To remove much of the glandular tissue, the expert often suggests performing a mastectomy. This only happens when gynecomastia is psychologically affecting the person, to the point of diminishing their public or social relationships.


In order to block estrogen, they often prescribe tamoxifen. This is often used in breast cancer patients, however, according to research published in the Clinical Trial, it may also relieve pain and inflammation in men with large breasts.

Another treatment that might be used is raloxifene. However, according to some studies, it may produce unfavorable results in aromatase inhibitors, drugs used to treat postmenopausal women and breast cancer.

Mental therapy

Gynecomastia can affect men psychologically, to such an extent that they withdraw from the social life they were used to. Attending support groups or a psychologist can help you find mental stability.

Gynecomastia, an aesthetic problem

Gynecomastia can affect men’s social life. The abnormal growth of their breasts can embarrass them to the point of withdrawing from their friends or the places they frequented.

In general, this condition can occur in infants, adolescents, and older adults when there’s an imbalance in the levels of male and female hormones.

However, the consumption of some drugs and medications can increase the risk, so you should consult with your doctor if you observe an increase in the size of your breasts.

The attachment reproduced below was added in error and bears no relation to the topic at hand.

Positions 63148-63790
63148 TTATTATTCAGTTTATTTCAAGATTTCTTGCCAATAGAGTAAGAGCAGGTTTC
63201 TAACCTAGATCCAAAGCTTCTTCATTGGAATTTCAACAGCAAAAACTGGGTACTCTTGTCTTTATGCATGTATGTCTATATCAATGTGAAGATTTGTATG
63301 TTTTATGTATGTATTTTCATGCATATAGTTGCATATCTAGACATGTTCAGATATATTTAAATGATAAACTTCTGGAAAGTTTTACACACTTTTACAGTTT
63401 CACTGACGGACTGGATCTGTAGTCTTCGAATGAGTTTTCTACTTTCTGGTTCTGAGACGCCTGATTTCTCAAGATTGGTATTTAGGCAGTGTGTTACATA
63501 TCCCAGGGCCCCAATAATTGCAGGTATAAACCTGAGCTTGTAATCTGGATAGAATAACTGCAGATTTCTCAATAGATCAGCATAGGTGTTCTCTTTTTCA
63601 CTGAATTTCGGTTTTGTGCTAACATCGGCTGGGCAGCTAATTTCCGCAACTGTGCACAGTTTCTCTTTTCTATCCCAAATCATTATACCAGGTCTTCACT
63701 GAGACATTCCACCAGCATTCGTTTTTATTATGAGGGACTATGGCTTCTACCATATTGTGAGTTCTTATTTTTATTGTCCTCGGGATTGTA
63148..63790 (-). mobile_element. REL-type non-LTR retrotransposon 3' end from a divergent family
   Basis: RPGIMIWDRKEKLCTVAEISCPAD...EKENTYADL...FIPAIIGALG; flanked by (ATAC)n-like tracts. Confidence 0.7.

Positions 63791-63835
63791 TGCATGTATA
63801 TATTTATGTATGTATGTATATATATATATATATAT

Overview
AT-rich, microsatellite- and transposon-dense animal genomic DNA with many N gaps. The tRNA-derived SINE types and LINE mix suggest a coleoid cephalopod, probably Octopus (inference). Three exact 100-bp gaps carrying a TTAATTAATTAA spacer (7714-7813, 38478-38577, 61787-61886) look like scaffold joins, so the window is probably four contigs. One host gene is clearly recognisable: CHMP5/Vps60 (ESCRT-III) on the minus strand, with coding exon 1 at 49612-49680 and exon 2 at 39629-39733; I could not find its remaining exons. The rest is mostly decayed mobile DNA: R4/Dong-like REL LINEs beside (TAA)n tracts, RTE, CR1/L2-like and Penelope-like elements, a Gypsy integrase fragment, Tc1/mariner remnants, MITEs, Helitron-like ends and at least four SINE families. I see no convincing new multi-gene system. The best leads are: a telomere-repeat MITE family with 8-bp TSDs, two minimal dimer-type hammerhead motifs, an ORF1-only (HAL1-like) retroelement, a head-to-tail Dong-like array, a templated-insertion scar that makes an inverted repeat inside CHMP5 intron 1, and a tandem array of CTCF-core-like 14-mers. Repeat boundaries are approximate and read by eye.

• Lemaine, V., Cayci, C., Simmons, P. S., & Petty, P. (2013). Gynecomastia in adolescent males. Seminars in plastic surgery, 27(1), 56–61.
  • Dickson, G. (2012). Gynecomastia. American family physician, 85(7), 716–722.
  • Goldman R. D. (2010). Drug-induced gynecomastia in children and adolescents. Canadian family physician Medecin de famille canadien, 56(4), 344–345.
  • UpToDate [Updated Apr 2021]. Patient education: Gynecomastia (breast enlargement in men) (Beyond the Basics). Available from:
  • Khan, H. N., Rampaul, R., & Blamey, R. W. (2004). Management of physiological gynaecomastia with tamoxifen. Breast (Edinburgh, Scotland), 13(1), 61–65.
  • Nelson, H. D., Fu, R., Zakher, B., Pappas, M., & McDonagh, M. (2019). Medication Use for the Risk Reduction of Primary Breast Cancer in Women: Updated Evidence Report and Systematic Review for the US Preventive Services Task Force. JAMA, 322(9), 868–886.